The protection against arbitrariness in the imposition of capital punishment – the most severe and irreversible of all criminal punishments – is perhaps the central issue in death penalty jurisprudence. Ensuring that similar cases are met with similar punishments following fair and impartial court proceedings is not only essential for maintaining the fundamental principle of equality before the law, but is also key to maintaining public confidence in the fairness of the criminal justice system. This invokes a second challenge in death penalty reform – that of public opinion and legitimacy. In both China and the U.S., the death penalty continues to enjoy popular support, and judges, prosecutors and lawmakers may struggle to contend with pressure to appear “tough on crime.” Ironically, in China, where the death penalty is imposed with astounding frequency, officials regularly state that abolition is their ultimate goal, while in the U.S., where use of the death penalty is much more reserved, announcing opposition to capital punishment is often tantamount to political suicide for elected officials, including many elected state judges.
Over the past several years, New York University’s U.S.-Asia Law Institute has worked extensively in cooperation with Chinese scholars, legal professionals and officials as China has crafted and implemented a panoply of reforms aimed at reducing reliance on the death penalty in furtherance of its policy of executing only rarely and cautiously (少杀慎杀). Prominent among these reforms was the 2007 reclamation of the power of final review of all death sentences by the Supreme People’s Court (SPC), which greatly increased the quality of review in such cases and is reported to have reduced executions in China by as much as thirty percent. The 2011 adoption of the Eighth Amendment to China’s Criminal Law reduced the number of offenses eligible for the death penalty to fifty-five from sixty-eight by excluding a number of rarely-prosecuted non-violent offenses, and also created a categorical humanitarian prohibition against imposing death sentences upon offenders age seventy-five or over at the time of trial. In 2010, the five highest governmental bodies most directly involved with the criminal justice system, namely the SPC, the Supreme People’s Procuratorate, the Ministry of Justice, the Ministry of State Security and the Ministry of Public Security, released detailed evidentiary rules for capital cases that purport to greatly increase the procedural protections available to capital defendants, including an increased emphasis on in-court testimony by critical witnesses whose testimony is disputed.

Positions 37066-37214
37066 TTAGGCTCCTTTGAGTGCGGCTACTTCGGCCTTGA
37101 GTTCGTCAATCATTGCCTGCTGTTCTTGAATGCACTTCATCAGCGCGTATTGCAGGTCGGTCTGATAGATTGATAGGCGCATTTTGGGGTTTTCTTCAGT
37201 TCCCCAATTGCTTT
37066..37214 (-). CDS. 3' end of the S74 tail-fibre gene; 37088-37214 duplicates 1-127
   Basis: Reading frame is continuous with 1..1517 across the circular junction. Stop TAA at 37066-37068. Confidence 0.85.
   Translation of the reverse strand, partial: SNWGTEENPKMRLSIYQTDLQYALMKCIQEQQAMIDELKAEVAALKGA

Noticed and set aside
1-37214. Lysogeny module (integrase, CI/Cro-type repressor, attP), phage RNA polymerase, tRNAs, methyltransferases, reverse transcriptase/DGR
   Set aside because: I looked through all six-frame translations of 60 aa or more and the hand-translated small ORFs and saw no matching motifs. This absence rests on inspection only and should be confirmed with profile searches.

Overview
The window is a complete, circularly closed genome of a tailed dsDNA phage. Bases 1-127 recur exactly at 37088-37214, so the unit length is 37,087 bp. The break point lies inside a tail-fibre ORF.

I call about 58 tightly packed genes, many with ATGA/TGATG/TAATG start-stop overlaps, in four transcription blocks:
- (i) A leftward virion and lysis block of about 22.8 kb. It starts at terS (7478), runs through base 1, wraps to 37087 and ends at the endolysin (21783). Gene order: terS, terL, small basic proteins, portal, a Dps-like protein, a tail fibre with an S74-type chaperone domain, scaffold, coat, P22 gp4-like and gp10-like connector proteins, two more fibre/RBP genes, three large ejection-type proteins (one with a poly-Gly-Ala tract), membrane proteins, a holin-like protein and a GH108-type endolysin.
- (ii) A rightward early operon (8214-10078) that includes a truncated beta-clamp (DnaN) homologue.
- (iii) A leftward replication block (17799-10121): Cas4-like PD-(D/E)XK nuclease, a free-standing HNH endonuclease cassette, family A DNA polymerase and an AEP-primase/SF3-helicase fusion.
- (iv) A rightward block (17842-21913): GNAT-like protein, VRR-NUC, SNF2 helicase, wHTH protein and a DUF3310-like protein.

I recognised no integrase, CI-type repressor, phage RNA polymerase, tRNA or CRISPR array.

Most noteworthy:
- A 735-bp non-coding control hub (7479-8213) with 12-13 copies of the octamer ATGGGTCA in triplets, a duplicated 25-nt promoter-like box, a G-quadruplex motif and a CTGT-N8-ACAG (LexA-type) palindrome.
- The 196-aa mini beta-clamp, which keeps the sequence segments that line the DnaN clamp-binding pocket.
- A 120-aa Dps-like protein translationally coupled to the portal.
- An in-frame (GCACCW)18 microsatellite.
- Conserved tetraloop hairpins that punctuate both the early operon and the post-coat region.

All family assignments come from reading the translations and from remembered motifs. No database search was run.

The recently amended Criminal Procedure Law (CPL), in effect from January 1, 2013, continues China’s efforts to ensure fairness and accuracy in death penalty adjudication. Notable among the new provisions is the requirement that interrogations of suspects accused of offenses punishable by death or life imprisonment be recorded in audio or video format, so as to reduce incidents of coerced confessions. Such incidents have marred Chinese criminal justice even after the strengthening of rules for excluding such confessions, which are also now codified in the CPL. Other important improvements in the CPL include a requirement that actual trials be held when second-instance courts consider death penalty cases, extensions of the permissible time periods for hearing capital cases and a requirement that defense counsel’s opinions be heard during the SPC’s final review of all death sentences if counsel requests.